Beyond Compliance: Explaining Business Participation in Voluntary Environmental Programs
Jonathan C. Borck
Analysis Group, Inc., Boston, Massachusetts
University of Pennsylvania Law School
June 7, 2011
U of Penn, Inst for Law & Econ Research Paper No. 12-04
U of Penn Law School, Public Law Research Paper No. 12-06
Government regulators have shown considerable interest in encouraging businesses to participate in voluntary environmental programs and practice environmental stewardship in ways that go beyond what regulations require. At the same time, researchers have increasingly worked to understand how businesses respond to regulatory and other government incentives, seeking to explain in particular why some businesses choose to take additional environmentally protective action even when they are not required to do so. Existing research on such beyond-compliance behavior, however, has drawn primarily on small-sample qualitative research. In this paper, we report findings from a large-sample survey that asked US managers to report on their facilities’ operations and participation in government-sponsored voluntary environmental programs. Our results confirm, and importantly extend, the existing literature in a number of ways. We find that some of the well-accepted outside pressures, such as looming regulation, appear to explain businesses’ ‘beyond-compliance’ decisions, but so too do internal factors that have so far tended to escape the kind of large-scale, systematic analysis we provide here. Facilities that are larger and report greater support from top-level management are more likely to join voluntary programs and otherwise report going beyond the requirements of environmental regulations. Similarly, facilities that exhibit an extroverted disposition and seek out the opinions of outside community and environmental advocacy groups are more likely to go beyond compliance. Our measures of these intra-organizational, dispositional factors remain statistically significant in most or all alternative specifications of our regression models. This study not only confirms the general importance of widely accepted external factors that affect beyond compliance behavior, but also reveals a need to pay greater attention to heretofore relatively neglected internal factors.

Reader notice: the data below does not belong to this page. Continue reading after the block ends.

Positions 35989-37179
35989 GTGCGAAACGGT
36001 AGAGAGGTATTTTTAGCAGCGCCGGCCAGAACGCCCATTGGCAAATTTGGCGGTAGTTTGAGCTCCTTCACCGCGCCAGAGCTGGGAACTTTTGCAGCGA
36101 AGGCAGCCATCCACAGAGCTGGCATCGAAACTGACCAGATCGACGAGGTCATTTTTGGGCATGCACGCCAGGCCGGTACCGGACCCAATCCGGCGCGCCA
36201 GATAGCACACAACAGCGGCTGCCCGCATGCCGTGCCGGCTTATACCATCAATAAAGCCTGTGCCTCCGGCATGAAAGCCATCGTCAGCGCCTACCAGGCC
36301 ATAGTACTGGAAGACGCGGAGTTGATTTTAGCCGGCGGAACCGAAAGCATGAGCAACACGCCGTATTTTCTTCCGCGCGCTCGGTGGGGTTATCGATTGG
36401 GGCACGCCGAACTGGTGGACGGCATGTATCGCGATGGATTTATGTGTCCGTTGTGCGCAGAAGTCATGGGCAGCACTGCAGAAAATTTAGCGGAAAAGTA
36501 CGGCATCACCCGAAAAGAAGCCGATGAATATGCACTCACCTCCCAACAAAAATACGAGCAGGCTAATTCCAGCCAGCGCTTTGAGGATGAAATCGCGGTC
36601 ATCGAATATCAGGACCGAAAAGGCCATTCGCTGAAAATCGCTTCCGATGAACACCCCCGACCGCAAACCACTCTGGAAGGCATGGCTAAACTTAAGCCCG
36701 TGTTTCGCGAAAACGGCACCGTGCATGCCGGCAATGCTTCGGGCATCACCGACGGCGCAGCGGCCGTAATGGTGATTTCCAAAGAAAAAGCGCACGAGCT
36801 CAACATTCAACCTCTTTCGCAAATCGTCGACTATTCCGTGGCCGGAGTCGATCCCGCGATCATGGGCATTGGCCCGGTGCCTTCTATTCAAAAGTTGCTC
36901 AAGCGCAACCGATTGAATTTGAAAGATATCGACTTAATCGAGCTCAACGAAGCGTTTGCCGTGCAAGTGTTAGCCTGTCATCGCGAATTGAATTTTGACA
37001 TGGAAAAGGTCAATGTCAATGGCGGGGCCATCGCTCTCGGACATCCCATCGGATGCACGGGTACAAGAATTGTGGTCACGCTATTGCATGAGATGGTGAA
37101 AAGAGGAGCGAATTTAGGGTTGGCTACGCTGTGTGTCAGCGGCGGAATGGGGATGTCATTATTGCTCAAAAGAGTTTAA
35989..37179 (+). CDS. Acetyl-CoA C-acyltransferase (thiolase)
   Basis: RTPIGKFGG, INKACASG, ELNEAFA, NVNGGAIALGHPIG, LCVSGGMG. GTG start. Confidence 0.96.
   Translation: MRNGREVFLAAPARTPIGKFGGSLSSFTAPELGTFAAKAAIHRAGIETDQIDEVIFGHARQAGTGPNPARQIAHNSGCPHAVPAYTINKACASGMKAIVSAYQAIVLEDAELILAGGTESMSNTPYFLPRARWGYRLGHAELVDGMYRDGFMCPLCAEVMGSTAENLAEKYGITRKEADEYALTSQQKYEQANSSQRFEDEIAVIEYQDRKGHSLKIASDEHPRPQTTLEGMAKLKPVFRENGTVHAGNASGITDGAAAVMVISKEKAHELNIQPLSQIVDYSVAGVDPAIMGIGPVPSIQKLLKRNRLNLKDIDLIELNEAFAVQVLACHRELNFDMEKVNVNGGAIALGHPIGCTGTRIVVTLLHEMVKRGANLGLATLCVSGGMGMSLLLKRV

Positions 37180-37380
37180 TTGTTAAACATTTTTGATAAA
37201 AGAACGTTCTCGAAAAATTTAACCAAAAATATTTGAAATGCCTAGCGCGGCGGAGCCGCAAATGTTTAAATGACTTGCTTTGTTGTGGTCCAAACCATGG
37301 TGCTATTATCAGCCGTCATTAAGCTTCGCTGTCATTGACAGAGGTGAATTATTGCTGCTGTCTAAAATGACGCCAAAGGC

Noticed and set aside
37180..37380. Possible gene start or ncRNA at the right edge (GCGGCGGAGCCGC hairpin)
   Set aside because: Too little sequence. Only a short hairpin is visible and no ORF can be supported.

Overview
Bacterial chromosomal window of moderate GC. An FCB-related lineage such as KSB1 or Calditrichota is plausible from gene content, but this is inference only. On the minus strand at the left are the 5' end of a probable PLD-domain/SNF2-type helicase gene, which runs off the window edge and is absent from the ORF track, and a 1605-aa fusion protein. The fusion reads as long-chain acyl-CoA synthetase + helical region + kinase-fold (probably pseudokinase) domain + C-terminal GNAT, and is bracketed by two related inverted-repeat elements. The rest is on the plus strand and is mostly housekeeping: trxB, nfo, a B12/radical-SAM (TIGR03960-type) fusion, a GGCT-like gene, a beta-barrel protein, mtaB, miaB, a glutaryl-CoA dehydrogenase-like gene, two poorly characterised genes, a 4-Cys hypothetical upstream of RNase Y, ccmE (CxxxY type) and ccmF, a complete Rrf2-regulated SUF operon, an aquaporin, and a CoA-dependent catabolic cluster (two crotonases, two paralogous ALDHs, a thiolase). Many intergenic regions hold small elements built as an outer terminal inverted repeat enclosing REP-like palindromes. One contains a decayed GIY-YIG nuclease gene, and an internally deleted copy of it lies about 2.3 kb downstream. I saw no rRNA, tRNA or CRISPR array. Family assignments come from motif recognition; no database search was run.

Number of Pages in PDF File: 44
Keywords: Environmental law and policy, environmental economics, empirical legal studies, public policy analysis, corporate social responsibility, voluntary programs, Environmental Protection Agency, Climate Leaders, Energy Star, National Environmental Performance Track, Project XL, 33/50, OSHA
JEL Classification: D78, K23, K32, L51, Q58
Date posted: February 7, 2012
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